• The increased use of AI for real-time fraud detection and regulatory compliance benefits are latency-dependent.

High-speed transmission links are one way to reduce latency in FinServ distributed applications. But in most cases, companies do not have the luxury of boring through mountains and installing their own dedicated transmission lines.

Most data exchanges between elements of a distributed application run over public networks. As a result, regional, and more importantly, global distribution of customers and internal data users presents latency challenges as they expect instant, real-time access and interaction in the sub 100ms range.

Latency issues are typically addressed using fast links and high-performance switches and routers. However, even with the optimal infrastructure in place, latency remains a problem when elements of a distributed application are separated by great distances. The reason: the fastest a signal can travel between two points is limited by the speed of light. A distributed application with elements in, say, the U.S. and India would experience a millisecond or more round-trip delay compared to the same elements operating in the same location.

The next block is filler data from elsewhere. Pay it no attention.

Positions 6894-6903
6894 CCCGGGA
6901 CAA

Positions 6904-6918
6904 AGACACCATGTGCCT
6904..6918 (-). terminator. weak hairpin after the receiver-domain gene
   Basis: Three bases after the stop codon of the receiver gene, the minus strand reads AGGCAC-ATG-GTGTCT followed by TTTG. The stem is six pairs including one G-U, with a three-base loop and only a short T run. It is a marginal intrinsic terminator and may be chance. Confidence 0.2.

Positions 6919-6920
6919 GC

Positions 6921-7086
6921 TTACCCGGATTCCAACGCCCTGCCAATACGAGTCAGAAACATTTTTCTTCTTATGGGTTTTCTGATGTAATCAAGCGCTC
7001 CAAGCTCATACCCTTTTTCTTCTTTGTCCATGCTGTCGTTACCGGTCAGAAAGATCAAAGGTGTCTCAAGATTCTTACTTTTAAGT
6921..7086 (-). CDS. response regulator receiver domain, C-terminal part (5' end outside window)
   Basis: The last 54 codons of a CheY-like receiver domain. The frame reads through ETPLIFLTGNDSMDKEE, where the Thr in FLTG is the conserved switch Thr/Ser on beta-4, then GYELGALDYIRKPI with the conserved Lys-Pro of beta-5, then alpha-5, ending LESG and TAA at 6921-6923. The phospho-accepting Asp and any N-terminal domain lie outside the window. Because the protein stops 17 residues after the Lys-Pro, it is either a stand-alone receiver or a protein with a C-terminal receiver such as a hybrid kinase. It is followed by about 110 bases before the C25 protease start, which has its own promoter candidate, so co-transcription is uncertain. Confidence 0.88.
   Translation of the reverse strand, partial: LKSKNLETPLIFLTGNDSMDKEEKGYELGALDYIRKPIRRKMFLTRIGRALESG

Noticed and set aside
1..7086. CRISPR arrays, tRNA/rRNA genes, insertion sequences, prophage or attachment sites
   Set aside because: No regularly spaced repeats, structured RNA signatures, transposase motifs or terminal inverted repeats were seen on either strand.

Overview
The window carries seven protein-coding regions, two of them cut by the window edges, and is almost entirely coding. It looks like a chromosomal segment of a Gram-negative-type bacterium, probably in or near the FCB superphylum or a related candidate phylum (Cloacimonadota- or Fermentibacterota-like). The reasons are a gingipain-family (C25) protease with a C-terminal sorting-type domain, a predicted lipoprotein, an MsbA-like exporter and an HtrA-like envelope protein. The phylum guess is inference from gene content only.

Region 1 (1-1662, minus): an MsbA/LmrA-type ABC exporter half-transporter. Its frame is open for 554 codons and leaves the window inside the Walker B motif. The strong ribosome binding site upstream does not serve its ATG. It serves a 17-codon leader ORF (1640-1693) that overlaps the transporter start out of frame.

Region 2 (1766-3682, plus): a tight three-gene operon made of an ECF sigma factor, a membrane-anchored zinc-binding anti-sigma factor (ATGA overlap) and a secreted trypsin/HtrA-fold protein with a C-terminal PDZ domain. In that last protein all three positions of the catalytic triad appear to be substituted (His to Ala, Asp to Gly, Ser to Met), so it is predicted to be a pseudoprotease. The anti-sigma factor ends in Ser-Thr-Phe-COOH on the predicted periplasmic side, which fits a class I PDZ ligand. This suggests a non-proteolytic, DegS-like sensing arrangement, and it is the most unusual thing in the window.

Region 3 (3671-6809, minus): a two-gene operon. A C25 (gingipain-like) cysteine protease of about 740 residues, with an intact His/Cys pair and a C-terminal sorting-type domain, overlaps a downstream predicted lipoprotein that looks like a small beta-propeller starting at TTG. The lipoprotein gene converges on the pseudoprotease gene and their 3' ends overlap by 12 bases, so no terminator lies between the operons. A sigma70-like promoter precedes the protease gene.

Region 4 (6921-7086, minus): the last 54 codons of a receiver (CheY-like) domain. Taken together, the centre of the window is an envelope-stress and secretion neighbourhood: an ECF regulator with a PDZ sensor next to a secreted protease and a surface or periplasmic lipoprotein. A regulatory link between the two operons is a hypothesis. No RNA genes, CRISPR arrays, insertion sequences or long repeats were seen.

FinServs can address latency issues by putting data closer to the application or customer. In this way, data is served faster. What’s needed to reduce latency is to use a distributed architecture that also supports geo-partitioning of data, keeping data close to its applications and users.

Killing two birds with one stone

Besides reducing latency and speeding analysis, putting (or retaining) data closer to the application or customer can serve another very important purpose. It can help manage regulatory requirements for the privacy and protection of data.

The number of countries with data protection laws is constantly growing. At the start of 2020, more than 120 countries had put legislation in place to protect data and privacy. They range from state-wide mandates like the California Consumer Privacy Act of 2018 (CCPA), which gives consumers more control over the personal information that businesses collect about them, to more expansive and impactful mandates such as the European Union’s General Data Protection Regulation (GDPR).